Clematis in Seattle!


Hello, I’m Laura and I’m a clemaniac.  I love to blather on about all the varied blossom colors, flower shapes, bloom times, well, basically all aspects of the beautiful genus, clematis, The Queen of Climbers.  Every week or two I will post about what I’m doing with clematis in my Seattle garden, be it pruning, buying, planting, starting seeds, perusing online and hardcopy catalogues, studying, visiting clematis in other gardens (as well as my own), dealing with diseases, and whatever else I run into about clematis. 

 I have been growing clematis for over 20 years, first in my Boston garden where I left behind 50 clematis, and since 2005 in Seattle where I currently have 130 clematis, and counting.  I grow them everywhere—in trees and shrubs, scrambling over perennials, and on fences, trellises, and arbors.  I enjoy sharing my clematis knowledge with others and frequently present PowerPoint talks on clematis to garden clubs, nurseries, and other venues throughout Greater Seattle.  I am a member of the International Clematis Society, the British Clematis Society, and the Friends of the Rogerson Clematis Collection (in Portland, Oregon).  I was privileged to attend the 2010 and 2011 International Clematis Society Conferences in Portland and Belgium, respectively, and plan to go to the 2013 conference in Germany in June.  Doesn’t that sound like a clemaniac to you?

Hope you’ll stop by now and then and check out what I’m doing!

Here’s the lovely white Clematis Huldine showing off in my garden in July with Clematis Madame Julia Correvon as a charming backdrop.


  1. Nancy said,

    October 19, 2012 at 8:57 pm

    Perhaps you could share some easy easy ideas for support for those of us who can’t spend a lot of time fiddling and twiddling?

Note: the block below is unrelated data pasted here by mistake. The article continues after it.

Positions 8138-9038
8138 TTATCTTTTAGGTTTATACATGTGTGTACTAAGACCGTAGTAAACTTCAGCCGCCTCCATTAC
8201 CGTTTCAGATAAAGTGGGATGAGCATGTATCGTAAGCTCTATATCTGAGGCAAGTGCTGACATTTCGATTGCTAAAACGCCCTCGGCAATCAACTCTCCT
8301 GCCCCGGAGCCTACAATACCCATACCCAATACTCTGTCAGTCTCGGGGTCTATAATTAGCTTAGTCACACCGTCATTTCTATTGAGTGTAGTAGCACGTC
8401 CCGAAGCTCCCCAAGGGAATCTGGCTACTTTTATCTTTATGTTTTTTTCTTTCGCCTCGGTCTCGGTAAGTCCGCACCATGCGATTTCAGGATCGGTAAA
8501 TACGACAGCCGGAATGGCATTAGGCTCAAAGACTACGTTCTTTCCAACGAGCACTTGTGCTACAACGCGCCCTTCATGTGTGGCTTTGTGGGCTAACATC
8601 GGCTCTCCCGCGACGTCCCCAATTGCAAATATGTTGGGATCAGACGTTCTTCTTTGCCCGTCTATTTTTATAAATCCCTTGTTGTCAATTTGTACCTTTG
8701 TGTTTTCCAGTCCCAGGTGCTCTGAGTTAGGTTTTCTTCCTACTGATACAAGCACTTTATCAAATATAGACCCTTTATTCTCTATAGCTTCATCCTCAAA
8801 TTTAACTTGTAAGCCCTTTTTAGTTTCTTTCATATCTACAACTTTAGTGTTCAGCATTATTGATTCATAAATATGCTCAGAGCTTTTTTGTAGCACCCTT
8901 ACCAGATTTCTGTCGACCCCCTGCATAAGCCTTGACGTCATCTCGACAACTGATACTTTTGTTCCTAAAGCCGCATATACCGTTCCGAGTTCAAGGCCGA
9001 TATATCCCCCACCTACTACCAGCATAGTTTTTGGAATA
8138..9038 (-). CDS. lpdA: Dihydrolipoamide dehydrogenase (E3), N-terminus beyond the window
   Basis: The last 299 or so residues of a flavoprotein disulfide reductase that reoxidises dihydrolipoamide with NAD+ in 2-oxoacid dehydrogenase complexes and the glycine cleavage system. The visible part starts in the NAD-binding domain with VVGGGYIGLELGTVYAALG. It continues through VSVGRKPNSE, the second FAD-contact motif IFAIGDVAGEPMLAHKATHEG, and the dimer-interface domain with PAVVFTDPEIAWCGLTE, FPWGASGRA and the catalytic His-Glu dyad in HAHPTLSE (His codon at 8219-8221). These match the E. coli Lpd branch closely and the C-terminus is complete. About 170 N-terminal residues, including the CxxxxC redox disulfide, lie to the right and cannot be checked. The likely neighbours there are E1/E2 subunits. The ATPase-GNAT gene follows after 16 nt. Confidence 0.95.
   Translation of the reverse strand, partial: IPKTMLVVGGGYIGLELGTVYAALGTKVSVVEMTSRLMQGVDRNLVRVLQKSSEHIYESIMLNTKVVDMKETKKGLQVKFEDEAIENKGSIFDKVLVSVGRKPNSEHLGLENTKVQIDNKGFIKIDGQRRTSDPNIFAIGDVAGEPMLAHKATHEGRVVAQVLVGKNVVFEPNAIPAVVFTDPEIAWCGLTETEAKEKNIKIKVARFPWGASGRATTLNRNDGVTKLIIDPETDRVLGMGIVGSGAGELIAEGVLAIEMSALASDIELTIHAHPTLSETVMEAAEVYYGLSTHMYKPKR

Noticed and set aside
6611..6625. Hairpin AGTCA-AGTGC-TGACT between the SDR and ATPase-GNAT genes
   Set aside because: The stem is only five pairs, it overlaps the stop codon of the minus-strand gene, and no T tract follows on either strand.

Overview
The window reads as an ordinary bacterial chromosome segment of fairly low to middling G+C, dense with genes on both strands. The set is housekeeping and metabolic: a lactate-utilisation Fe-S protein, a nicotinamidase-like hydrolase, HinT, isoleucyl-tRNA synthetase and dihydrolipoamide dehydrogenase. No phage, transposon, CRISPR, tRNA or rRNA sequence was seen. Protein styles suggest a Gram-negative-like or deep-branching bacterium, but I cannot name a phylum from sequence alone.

• October 20, 2012 at 11:23 am

      Hi, Nancy,

      The easiest way to grow a clematis without having to fiddle with it during the growing season is to grow it through a shrub. If possible, plant the clematis on the north side of the shrub so that it grows through the shrub to the sunlight. You have to be careful to match the size of the clematis with the size of the plant though. For example, don’t plant a 20′ Clematis montana on a Baggeson gold honeysuckle, but you could plant a clematis that gets only about 6-10′ tall there. You will also want to plan for contrast between the flower color and the color of the shrub.



  2. Katie said,

    November 9, 2012 at 3:10 pm

    What a fabulous blog! Thank you for doing this.


  3. Kathy Juracek said,

    November 14, 2012 at 12:59 am

    I love Clematis and what’s more love your blog!


    • November 14, 2012 at 9:31 am

      Thanks, Kathy. As you can see, I love clematis, too. Smile. FYI, the topic of my next post, coming soon, will be Collecting and Saving Clematis Seed.”


  4. Sandy Kanaga said,

    December 6, 2012 at 11:25 pm

    Hello, Laura Watson – you have been recommended to teach a class
    for members of the NW Perennial Alliance here in Seattle. I’d like to
    talk to you on the phone and find out more about you and what is apparently your pretty fabulous garden. Please email me below
    to start the conversation. Thanks so much – Sandy kanaga


  5. Betsy said,

    January 8, 2013 at 10:37 am

    Enjoyed reading your blog…I’m a clematis lover too; but not so much as you! I have only a few clems surviving the 9a zone here in deep south Texas. I would love to get more of these beauties but I have not seen them in two years (Lowe’s, HD, and Wal-M). Wish I had grabbed some more…


    • January 9, 2013 at 9:59 am

      Hmmm, sorry you are having a difficult time finding clematis down in your neck of the woods. But stay tuned — I will highlight the three great mail-order nurseries with great clematis in the next month or so!



  6. June 3, 2013 at 2:56 pm

    I’ve been obsessing as a friend told me today over clematis…again coming back around after 20 odd years. And found your site today, been cruzin’ the internet making a list for past wk or so. My questions is about “true blue’ like sky blue, Gentian True Blue, Forget-Me-Not, Himalayan Blue Poppy-Meconopsis. Most I’m finding available are actually an off white or a blueish violet. Just wondering if there are any truly “Blue” flowered clematis? There are several really desirable clematis on my list, but keep looking for the illusive BLUE.
    Love your site, hope to hear from you et al, for suggestions.


    • June 4, 2013 at 9:00 am

      Hi, Charlene,

      Thank you for reading my blog! I, too, obsess over clematis (in case you hadn’t noticed).